People skipping doctors and using CBD oil for bipolar disorder 'not treated at all,' warns expert
More clinical trials needed into cannabidiol's alleged health benefits: researcher
People suffering from serious conditions are forgoing doctor visits in favour of self-medicating with CBD oil, according to one "very worried" researcher.
"A lot of patients have contacted me from all over Canada, and [are] using cannabidiol to treat depression, bipolar disorder," said Dr. Gabriella Gobbi, a psychiatrist at McGill University's faculty of medicine and the McGill University Health Centre.
The cannabis extract is non-psychoactive and does not produce a high. It has been touted as a relief for everything from chronic pain to insomnia.
In the course of her research, Gobbi has spoken with the patients using CBD oil without medial oversight. She warned them that there has been very little testing into its effect on humans, and there isn't much scientific data to support the health claims.
Some of the patients she spoke to still elected to use CBD oil, instead of other treatments that have been proven to be effective for conditions like bipolar disorder, she told The Current's guest host Matt Galloway.
"It means they're not treated at all, so this is very, very worrisome in our society because people are not cured at the end of the day."
Retailers were struggling to keep CBD oil on the shelves earlier this year, after anecdotal endorsements helped boost its popularity. But Gobbi warned that positive stories, without scientific testing, could be a "placebo effect."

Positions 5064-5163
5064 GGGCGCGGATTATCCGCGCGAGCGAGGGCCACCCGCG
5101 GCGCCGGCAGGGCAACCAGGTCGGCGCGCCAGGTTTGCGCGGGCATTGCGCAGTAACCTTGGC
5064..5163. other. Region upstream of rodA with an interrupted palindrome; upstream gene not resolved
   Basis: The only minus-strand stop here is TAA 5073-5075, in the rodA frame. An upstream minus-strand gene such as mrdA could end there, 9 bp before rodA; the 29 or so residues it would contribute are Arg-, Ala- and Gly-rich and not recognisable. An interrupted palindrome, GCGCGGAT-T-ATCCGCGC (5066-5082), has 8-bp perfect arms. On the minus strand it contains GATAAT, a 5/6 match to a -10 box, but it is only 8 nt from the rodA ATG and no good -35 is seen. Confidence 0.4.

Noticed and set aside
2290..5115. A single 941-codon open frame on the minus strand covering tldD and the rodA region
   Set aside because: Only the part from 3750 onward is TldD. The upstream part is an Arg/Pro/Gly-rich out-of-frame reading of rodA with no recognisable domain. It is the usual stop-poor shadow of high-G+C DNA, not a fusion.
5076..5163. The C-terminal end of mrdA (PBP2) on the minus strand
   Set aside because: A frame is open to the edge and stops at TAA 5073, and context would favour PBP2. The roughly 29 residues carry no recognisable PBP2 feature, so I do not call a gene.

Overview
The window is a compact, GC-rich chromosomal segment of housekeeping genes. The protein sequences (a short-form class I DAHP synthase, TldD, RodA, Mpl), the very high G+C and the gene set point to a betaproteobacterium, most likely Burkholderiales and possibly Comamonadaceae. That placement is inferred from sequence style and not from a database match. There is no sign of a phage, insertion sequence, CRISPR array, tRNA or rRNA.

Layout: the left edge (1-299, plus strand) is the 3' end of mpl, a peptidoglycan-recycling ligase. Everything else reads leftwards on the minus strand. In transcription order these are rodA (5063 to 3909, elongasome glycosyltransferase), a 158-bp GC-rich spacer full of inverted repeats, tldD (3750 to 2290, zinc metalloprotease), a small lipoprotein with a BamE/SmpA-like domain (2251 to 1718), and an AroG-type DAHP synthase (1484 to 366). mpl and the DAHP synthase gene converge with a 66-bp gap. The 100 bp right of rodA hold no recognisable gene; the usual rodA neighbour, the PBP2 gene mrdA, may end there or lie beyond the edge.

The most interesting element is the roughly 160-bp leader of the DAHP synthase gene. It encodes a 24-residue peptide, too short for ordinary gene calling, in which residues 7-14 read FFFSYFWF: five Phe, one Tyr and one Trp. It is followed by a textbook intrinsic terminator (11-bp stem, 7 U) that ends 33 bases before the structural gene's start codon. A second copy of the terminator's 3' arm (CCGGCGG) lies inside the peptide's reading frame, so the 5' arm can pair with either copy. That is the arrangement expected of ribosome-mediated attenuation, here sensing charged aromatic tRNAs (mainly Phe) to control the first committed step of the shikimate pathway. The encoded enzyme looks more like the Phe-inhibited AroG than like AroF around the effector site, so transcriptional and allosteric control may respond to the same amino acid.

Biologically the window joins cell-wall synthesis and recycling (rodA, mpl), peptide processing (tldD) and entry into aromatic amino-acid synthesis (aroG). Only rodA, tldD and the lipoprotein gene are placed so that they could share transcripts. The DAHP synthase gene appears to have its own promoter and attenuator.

In January, her research into the substance's effects on pain and anxiety was published in the scientific journal Pain.
"We found that in a chronic pain, cannabidiol actually can alleviate pain, and also has an anti-anxiety effect," she said.
But she pointed out that her research focused on animals, and did not include human trials.
"It's possible that there is a subgroup of patients that can have a benefit from cannabidiol," she told Galloway.
But for now, its use would be "at their own risk, because we still don't have clinical studies that have proven that cannabidiol can be good for some conditions as chronic pain, insomnia, or anxiety," she said.
Popularity helped by 'rebel component'
CBD oil has become very popular, very fast, said Tim Caulfield, Canada Research Chair in health law and policy at the University of Alberta.
That's happened through celebrity endorsements, and by CBD oil being adopted as a product in the "wellness industry," he explained.
"It's presented to the public in pop culture as if it works, you know. The efficacy is taken for granted. There's no critical appraisal of what's going on," he told Galloway.
He added that there was also a "rebel component" to its popularity.
"This idea that, you know, it used to be illegal, and it's been around for a really long time, and now it's available. So I think that also gives it an exotic feel."
While CBD oil has been legalized, Caulfied said it could be better regulated in Canada.
He explained that any substance that claims to offer health benefits requires approval by Health Canada, but if the claims are vague — "increases energy," "revitalizing" — then "those kinds of claims are more difficult to regulate."
He agreed that more clinical trials on the substance are needed.
"This is an interesting chemical," he said.
"It might be working but we need better research. We need good clinical trials to find out."
Written by Padraig Moran. Produced by Marc Apollonio and Ashley Mak.